214 Emir. J. Food Agric ● Vol 31 ● Issue 3 ● 2019
Aronia melanocarpa berries: phenolics composition and
antioxidant properties changes during fruit development
Małgorzata Gralec, Iwona Wawer, Katarzyna Zawada*
Department of Physical Chemistry, Faculty of Pharmacy with the Laboratory Medicine Division, Medical University of Warsaw, Banacha 1 Str.,
PL02097 Warsaw, Poland
Though Aronia melanocarpa E. (black chokeberry, aronia)
is native to eastern North America, it is cultivated
extensively in Europe and in Asia. The aronia fruit is
a very rich source of dietary antioxidants (Oszmiański
and Wojdyło, 2005; Kulling and Rawel, 2008). Ripe
A. melanocarpa berries contain various types of compounds:
anthocyanins, procyanidins and flavonols (quercetin
glycosides) (Wu et al., 2004; Slimestad et al., 2005). These
polyphenolic components of fruits make them a valuable
material which can be used as food or food supplements
dedicated to protect from oxidative stress (Battino et al.,
2009). On the other hand, it has been suggested that
also unripe fruits can be a valuable material with better
antioxidant properties than mature fruits (Wang and Lin,
2000; Castrejón et al., 2008, Tulipani et al., 2011). However,
although the properties and chemical composition of ripe
aronia fruits are well known, green aronia fruits have not
been studied so far. Green aronia fruits are sour and bitter
and are not suitable for direct human consumption. Still,
procyanidins, avonoids and other secondary metabolites
can be benecial for human health when extracted from
The consumption of A. melanocarpa berries could have
a positive impact on human health (Banjari et al., 2017;
Chrubasik et al., 2010; Gawryś et al., 2012; Jurikova et al.,
2017; Kokotkiewicz et al., 2010; Kulling, 2008). Numerous
studies indicated that aronia extracts from ripe fruits have
anticancerous (Gasiorowski et al., 1997; Malik et al., 2003),
antidiabetic (Simeonov et al., 2002, Baum et al., 2016) and
anti-inammatory (Ryszawa et al., 2006) properties, reduce
blood pressure (Bell and Gochenaur, 2006) and alleviate the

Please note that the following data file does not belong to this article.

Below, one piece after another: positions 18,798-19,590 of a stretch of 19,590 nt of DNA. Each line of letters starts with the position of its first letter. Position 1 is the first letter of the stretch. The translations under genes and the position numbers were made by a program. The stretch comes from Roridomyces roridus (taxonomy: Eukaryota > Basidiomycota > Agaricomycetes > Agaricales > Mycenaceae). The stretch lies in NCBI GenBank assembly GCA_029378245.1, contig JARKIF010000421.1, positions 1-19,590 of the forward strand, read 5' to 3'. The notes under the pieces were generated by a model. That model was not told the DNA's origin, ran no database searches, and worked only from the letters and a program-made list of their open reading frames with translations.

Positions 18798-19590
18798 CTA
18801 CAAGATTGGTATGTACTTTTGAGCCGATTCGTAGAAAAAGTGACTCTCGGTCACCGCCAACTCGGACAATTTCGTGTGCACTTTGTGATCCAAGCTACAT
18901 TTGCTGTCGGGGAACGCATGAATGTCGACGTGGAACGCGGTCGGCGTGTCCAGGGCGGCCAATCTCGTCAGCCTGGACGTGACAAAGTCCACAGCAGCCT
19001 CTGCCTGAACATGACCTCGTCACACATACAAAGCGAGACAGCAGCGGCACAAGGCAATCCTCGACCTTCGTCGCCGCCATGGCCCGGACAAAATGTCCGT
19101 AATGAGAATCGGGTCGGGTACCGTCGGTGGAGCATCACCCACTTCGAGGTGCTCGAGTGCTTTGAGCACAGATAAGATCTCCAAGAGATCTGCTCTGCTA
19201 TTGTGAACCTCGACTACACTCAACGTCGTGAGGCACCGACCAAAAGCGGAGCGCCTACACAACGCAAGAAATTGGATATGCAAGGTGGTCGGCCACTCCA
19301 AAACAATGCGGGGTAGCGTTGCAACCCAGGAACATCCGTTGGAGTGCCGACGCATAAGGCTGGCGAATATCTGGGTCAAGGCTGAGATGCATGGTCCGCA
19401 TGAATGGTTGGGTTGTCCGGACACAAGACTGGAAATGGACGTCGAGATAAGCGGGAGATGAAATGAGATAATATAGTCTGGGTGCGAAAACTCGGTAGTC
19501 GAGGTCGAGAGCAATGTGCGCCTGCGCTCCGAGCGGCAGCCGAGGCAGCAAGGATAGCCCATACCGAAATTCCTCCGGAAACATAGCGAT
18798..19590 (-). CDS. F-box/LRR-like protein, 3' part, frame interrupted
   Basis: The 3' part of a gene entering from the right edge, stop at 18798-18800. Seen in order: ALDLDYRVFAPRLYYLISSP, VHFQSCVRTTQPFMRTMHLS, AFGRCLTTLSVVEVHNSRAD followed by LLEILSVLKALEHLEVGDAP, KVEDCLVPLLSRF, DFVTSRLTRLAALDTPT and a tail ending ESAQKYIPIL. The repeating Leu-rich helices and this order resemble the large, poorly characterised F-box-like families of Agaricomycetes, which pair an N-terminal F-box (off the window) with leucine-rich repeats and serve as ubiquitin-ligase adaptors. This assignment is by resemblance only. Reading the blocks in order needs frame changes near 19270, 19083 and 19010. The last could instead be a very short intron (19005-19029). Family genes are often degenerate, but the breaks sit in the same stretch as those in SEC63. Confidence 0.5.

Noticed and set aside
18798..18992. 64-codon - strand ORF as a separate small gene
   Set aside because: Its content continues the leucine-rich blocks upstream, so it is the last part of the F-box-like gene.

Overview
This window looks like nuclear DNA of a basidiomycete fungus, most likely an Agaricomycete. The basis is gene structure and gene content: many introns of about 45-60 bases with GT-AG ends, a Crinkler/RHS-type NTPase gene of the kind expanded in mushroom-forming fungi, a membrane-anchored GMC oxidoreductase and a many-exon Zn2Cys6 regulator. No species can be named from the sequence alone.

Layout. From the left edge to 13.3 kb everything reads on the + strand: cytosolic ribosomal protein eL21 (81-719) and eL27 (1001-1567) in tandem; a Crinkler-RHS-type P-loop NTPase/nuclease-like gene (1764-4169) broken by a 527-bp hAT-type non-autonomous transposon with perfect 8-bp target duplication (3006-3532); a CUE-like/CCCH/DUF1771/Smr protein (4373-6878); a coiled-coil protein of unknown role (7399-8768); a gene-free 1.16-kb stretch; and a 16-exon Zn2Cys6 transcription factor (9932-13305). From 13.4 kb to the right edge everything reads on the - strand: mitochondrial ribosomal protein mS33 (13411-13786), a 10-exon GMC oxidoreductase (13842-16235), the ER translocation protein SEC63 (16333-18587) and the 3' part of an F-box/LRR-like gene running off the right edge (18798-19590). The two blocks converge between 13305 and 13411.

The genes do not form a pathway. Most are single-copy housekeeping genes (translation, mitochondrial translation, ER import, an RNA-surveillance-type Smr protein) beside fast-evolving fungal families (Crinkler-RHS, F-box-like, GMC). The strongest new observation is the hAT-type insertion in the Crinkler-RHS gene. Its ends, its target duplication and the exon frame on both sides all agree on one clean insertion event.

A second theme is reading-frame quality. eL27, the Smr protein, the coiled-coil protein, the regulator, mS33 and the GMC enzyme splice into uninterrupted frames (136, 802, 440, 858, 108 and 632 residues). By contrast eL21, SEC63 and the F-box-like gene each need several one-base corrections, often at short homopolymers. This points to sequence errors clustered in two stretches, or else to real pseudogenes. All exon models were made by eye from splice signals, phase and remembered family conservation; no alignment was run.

toxicity of heavy metals (Kowalczyk et al., 2003).
Phenolic compounds and the antiradical activity of different
cultivars of aronia were compared during two consecutive
years (Jakobek et al., 2012). Although the profile of
Aronia melanocarpa E. (black chokeberry, aronia) is cultivated in Poland, the USA, Korea and many other countries worldwide. It is known
that its ripening and ripe berries are a very rich source of polyphenolic antioxidants, however, there is no data concerning unripe fruits. In
this work, the changes in the content of anthocyanins, procyanidins, total polyphenols, avonoids and antioxidant activity (measured with
ORAC and DPPH-EPR tests) of Aronia melanocarpa E., Nero cultivar, during the whole fruit development and ripening period were studied.
The highest content of total polyphenols (up to 20 g/100 g d.w.), procyanidins (10-15 g/100 g d.w.) and avonoids (7-11 g/100 g d.w.) as
well as the highest antioxidant activity (up to 100 mmol Trolox/100 g d.w.) was observed for unripe fruits. Procyanidins content declined
during fruit development and then increased slightly in later maturation stages. Anthocyanin biosynthesis initiated at the beginning of
fruit ripening and reached the highest level (2-3 g/100g d.w.) in mature fruit. Thus, although as for now only ripe berries are processed to
obtain juice and extracts for foods, our results suggest that green berries rich in procyanidins and other phenolics may be an interesting
raw plant material for both food and pharmaceutical industries.
Keywords: Aronia melanocarpa; Chokeberry; Antioxidants; Polyphenols; Anthocyanins; Green fruit
Emirates Journal of Food and Agriculture. 2019. 31(3): 214-221
Katarzyna Zawada, Department of Physical Chemistry, Faculty of Pharmacy with the Laboratory Medicine Division, Medical University of
Warsaw, Banacha 1 Str., PL02097 Warsaw, Poland . Tel.: +(48) 225720950, E-mail: email@example.com
Received: 21 January 2019; Accepted: 30 March 2019
Gralec, et al.
Emir. J. Food Agric ● Vol 31 ● Issue 3 ● 2019 215
polyphenols was the same, some differences were found
in the content of these compounds. Such differences were
also observed by Howard et al. (2003) for various cultivars
of blueberries and by Lestario et al. (2017) for Java plum.
The present research work describes the major chemical
changes and antioxidant activity of Polish cultivar “Nero”
during three seasons of fruit development. The aim of the
study was the determination of the optimal collection time
in order to get aronia berries rich in particular groups of
Although there are available numerous studies on the
changes in bioactive compounds during aronia maturation
process (Jeppsson and Johansson, 2000; Banjari et al., 2015;
Bolling et al., 2015), there is no information concerning the
rst stages of development, i.e., unripe fruits. Thus, the
composition of phenolic compounds in fruits in different
development stage (i.e., unripe, ripening and ripe) was
examined. Since the biological activity of A. melanocarpa
components is usually attributed to their antioxidant
properties, these characteristics of aronia berries in